Sounds simple enough, right?  It's not.  Before you can find the way to make tension at the right moment, first you have to learn to relax.  Trying to relax throughout the performance of a kata is a very difficult thing.  There is a problem with relaxing, though. You have to learn to relax without compromising body structure. This is where the other 5 principles I list above come in.  But that will be the topic of another discussion.

For now, just relax.

Relax the knees. Feel bouncy.
Relax the koshi. Don't squeeze.
Relax the back.
Relax the lats.
Relax the shoulders.
Relax the neck.
Relax the arms.
Relax the hands. Don't squeeze them tight.
Relax your breathing.
Relax your mind.
Now make your first move in the kata...

Begin it relaxed. Stay relaxed as you move through. End the movement relaxed.


Sunday, October 26, 2014

100 Kata for Karate Day 2014

On Friday, October 24th (25th in Okinawa), we practiced Naihanchi Kata for 100 times.  We did this to celebrate karate day, simultaneously with about 5000 karate practitioners worldwide!  In Okinawa, they did their kata in front of a castle at 6:00 AM.  We did ours in the dojo.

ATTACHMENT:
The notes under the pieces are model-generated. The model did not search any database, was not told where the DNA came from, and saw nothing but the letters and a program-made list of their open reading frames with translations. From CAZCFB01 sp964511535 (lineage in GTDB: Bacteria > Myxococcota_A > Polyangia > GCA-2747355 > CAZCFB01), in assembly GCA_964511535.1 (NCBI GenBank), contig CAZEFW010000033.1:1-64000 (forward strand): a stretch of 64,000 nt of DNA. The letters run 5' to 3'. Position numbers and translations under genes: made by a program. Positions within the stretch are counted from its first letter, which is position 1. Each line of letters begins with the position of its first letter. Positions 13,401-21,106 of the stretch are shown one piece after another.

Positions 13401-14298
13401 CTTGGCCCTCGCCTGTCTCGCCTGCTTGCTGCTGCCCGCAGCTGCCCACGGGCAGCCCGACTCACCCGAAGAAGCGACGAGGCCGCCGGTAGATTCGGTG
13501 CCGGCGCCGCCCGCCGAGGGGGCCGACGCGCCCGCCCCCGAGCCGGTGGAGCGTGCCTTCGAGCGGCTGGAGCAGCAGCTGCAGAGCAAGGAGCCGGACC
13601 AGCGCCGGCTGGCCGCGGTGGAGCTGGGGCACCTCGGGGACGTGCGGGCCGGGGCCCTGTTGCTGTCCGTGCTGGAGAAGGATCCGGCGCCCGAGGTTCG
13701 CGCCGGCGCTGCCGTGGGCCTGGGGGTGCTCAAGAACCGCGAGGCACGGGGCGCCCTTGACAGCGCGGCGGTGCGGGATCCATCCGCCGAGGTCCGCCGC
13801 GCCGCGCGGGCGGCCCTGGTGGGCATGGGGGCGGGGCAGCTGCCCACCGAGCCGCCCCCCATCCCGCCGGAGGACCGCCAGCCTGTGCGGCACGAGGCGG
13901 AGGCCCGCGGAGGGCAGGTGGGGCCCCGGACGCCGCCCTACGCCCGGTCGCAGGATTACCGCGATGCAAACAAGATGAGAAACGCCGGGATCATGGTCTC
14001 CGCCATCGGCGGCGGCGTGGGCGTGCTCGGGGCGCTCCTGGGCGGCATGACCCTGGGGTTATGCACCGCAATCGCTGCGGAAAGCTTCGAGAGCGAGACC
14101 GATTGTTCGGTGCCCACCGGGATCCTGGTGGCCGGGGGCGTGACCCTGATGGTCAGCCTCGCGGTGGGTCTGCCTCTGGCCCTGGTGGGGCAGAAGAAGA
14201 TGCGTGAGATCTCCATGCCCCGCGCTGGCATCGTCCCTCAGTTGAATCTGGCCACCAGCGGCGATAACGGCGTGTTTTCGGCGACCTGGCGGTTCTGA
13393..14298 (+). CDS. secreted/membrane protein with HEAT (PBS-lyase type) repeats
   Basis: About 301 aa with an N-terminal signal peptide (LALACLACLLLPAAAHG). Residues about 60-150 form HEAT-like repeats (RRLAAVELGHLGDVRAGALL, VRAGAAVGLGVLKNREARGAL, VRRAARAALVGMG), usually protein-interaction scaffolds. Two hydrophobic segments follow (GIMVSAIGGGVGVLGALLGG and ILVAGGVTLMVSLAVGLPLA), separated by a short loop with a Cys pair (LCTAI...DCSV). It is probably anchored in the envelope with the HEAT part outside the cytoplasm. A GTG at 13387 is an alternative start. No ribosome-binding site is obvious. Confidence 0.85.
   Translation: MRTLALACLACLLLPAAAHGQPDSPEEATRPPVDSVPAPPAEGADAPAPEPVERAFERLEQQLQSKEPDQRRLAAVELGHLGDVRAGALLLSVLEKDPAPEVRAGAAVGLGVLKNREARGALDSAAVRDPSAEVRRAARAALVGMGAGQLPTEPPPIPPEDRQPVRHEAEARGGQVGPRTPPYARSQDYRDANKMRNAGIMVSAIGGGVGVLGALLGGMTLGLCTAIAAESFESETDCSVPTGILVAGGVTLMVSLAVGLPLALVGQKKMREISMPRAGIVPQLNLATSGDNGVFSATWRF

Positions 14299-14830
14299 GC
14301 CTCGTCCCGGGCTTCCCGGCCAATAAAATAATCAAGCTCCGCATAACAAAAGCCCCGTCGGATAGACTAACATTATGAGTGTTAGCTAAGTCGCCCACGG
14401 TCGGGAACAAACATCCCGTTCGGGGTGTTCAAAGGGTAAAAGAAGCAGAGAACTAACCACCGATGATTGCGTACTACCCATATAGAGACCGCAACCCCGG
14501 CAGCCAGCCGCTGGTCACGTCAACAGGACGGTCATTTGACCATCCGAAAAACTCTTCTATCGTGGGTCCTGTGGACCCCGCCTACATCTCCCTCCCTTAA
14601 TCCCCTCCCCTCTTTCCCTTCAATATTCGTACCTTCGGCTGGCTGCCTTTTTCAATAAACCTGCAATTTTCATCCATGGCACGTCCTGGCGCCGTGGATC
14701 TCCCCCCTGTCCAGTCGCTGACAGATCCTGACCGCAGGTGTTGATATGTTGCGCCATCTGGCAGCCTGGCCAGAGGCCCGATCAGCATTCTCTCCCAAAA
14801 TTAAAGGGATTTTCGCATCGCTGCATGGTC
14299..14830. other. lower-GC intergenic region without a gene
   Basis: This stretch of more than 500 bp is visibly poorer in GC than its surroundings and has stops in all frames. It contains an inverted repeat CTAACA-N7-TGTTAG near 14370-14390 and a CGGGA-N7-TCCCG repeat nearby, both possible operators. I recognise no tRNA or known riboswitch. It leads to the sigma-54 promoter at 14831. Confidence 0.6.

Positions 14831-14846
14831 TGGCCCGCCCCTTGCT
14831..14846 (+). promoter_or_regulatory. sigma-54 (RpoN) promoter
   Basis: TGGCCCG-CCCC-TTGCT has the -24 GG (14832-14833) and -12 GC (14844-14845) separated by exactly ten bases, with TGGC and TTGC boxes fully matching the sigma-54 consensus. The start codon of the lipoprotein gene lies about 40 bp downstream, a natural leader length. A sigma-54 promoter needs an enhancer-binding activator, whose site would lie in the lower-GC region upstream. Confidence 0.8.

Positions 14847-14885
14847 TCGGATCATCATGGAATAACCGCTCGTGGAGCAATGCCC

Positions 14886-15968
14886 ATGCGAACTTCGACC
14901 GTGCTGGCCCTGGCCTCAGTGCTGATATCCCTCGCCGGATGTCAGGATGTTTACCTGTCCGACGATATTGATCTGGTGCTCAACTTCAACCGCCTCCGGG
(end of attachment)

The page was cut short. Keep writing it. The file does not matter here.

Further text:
You can read more about the event here.

We did all three Naihanchi kata in sets of 10 each, and in a variety of ways.  It's was a great workout, and maybe we should try to do it once a month.

You can watch a playlist of our event here.

Sunday, May 04, 2014

April - Tonfa and Pinan Month

This year, like last year, we are going to try to dedicate each month to focus our training on some specific things. For April we picked Tonfa and the 5 Pinan Kata.

Tonfa is something we usually neglect in our training, so it was good to spend a whole month on it.  In our kata syllabus, we train in 2 different Tonfa kata: The original one I learned years ago from Sensei Harless, which we call "Tonfa 1", and another, more dynamic one I also learned from Sensei Harless, which we call, appropriately, "Tonfa 2".  These kata probably have official names, but I don't know what they are.

For warm-ups we focused on using the tonfa to supplement our normal stretching, loosening, blocking, striking, kicking routine.  I think it was a good addition.

Tonfa 1 introduces the swinging movements inherent in the use of tonfa. Tonfa 2 takes the swinging movements to higher level and adds very dynamic movement and footwork.

It had actually been a long time since I had practiced the Tonfa 2 kata, so I had to break out some old video footage to make sure I could remember it well enough to teach it.  No worries, though.  We've got it down now, so we'll just have to keep training on it so we don't forget it.  In addition to the two tonfa kata, we also practiced some Tonfa vs. Bo kumite.  It's good to practice weapon vs. weapon to get a feel for the distance and power required for actual usage.  It is an exercise that requires a lot of control so no one gets hurt, but it's very valuable.